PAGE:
Violence against teachers will be punished by tougher penalties under a government crackdown on juvenile delinquency.
Prime Minister Lionel Jospin announced that the courts would be ordered to impose stiffer sentences on those found guilty of crimes against teachers after last week's meeting of the country's Council of Interior Security.
Mr Jospin recently identified law and order as his government's chief priority after fighting unemployment, acknowledging growing public anxiety over crimes, particularly those crimes committed by young people.
The issue divided the government with the minister of the interior, Jean-Pierre Chev nement, calling for a hard-line approach including more and harsher detention especially for under-16s and repeat offenders.
He also suggested removing family allowances from the parents of persistent offenders.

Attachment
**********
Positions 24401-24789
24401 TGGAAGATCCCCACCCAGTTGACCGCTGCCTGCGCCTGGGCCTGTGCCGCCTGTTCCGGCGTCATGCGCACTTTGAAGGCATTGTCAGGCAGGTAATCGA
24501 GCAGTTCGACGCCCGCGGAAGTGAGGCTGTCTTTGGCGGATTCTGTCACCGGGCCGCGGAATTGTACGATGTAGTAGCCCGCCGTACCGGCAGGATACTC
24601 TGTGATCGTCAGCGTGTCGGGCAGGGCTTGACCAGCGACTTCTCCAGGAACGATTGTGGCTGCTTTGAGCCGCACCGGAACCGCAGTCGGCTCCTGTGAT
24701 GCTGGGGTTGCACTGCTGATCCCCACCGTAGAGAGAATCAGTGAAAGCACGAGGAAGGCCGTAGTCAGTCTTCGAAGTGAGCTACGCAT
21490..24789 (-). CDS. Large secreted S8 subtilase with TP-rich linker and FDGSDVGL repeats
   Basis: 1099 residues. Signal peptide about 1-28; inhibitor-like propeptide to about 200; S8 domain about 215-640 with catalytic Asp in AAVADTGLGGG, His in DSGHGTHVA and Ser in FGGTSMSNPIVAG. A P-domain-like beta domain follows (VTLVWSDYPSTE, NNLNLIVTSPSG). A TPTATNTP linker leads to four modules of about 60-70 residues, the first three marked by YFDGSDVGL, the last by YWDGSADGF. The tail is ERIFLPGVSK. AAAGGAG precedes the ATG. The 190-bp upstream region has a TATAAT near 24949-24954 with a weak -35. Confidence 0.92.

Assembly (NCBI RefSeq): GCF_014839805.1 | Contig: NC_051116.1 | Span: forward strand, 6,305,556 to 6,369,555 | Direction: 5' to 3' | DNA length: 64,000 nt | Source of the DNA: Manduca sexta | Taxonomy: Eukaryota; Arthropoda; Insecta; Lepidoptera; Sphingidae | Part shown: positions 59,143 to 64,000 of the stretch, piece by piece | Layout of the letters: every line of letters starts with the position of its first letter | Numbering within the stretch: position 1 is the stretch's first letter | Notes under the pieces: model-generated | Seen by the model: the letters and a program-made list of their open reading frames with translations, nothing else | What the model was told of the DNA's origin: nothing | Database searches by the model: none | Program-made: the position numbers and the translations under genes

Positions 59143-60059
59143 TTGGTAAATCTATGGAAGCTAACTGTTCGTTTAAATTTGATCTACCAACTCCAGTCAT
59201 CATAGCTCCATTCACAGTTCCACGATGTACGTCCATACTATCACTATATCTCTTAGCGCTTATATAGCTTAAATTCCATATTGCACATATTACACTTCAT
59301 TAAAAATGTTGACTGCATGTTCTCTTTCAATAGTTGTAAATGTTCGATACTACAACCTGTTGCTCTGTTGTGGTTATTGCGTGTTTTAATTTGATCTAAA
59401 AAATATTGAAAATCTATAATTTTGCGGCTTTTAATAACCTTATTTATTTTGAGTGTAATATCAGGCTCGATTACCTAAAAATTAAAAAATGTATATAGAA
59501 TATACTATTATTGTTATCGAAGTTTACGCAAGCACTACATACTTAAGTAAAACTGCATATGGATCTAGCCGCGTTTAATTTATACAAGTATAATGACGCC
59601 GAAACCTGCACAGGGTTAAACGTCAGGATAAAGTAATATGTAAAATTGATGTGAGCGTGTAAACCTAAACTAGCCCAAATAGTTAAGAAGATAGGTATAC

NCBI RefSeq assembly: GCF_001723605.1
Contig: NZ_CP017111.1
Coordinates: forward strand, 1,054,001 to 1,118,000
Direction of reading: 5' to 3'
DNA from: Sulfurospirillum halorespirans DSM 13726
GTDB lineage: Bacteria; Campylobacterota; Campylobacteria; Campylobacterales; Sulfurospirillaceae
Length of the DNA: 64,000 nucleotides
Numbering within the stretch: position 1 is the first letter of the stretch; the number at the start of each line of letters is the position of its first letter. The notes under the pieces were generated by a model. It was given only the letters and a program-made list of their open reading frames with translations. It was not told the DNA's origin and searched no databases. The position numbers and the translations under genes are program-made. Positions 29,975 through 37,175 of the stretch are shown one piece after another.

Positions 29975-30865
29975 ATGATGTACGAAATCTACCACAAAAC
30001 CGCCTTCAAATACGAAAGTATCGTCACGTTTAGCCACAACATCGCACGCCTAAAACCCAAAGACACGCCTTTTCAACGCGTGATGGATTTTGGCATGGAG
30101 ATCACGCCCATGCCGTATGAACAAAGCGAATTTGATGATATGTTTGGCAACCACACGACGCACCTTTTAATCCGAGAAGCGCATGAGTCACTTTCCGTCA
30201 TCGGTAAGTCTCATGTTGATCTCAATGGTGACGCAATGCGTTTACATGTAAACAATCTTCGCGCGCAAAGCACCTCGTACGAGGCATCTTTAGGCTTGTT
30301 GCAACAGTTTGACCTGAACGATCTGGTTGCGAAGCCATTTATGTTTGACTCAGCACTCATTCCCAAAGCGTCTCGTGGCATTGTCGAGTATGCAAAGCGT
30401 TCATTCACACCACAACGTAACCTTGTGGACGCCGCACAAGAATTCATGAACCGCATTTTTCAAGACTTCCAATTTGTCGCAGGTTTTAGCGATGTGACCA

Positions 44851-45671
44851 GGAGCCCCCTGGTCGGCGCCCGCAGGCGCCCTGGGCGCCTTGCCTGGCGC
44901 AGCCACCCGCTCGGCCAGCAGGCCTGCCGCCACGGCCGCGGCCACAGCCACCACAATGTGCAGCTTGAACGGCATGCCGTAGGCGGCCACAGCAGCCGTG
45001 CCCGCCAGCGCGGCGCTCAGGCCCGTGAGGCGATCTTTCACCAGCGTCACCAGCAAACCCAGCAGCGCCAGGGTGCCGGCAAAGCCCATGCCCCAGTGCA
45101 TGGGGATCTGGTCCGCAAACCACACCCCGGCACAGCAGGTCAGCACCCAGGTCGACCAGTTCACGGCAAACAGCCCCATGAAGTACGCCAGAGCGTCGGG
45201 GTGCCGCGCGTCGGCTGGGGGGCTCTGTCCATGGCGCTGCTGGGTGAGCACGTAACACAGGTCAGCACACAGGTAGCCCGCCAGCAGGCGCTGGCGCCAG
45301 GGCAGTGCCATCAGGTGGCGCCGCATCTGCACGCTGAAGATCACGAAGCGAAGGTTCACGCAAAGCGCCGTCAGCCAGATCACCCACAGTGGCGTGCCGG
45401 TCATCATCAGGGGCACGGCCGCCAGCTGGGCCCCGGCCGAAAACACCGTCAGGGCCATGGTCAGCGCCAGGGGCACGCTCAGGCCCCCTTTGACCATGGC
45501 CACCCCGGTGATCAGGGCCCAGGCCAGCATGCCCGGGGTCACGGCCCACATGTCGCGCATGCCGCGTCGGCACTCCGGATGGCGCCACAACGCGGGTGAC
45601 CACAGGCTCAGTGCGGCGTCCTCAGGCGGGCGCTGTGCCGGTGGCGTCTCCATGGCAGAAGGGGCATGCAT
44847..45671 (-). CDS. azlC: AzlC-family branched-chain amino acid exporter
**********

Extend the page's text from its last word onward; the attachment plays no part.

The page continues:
His ideas and some of the language he used - such as referring to young offenders as "sauvageons", which can be translated as "little savages" - offended other ministers, notably the justice minister Elisabeth Guigou.
She favours a softer approach involving education and psychological and social counselling.
The measures strike a compromise between the two camps. As well as the stiffer penalties for attacks on teachers, there will be 7,000 extra police for areas with high youth crime, more police stations and courts and 50 extra remand centres, though these will have primarily an educational and not a penal role.
Extra legal staff will be recruited to deal with young offenders.
Public concern has grown in recent months at mounting youth violence particularly in the poor suburbs surrounding such cities as Paris, Toulouse and Strasbourg. After three years of decline, crime started rising last year, especially among the young.
Numerous teacher protests in demand of action include demonstrations and stoppages. There has been a strike since mid-December at a school in the disadvantaged Paris suburb of Clichy-sous-Bois.
Two weeks ago, schools minister Segol ne Royal was mobbed by teachers who climbed on to the bonnet of her car when she visited a lower secondary school in an educational priority zone.
She had gone to support the school's principal who had been shot at by pistol-wielding youths.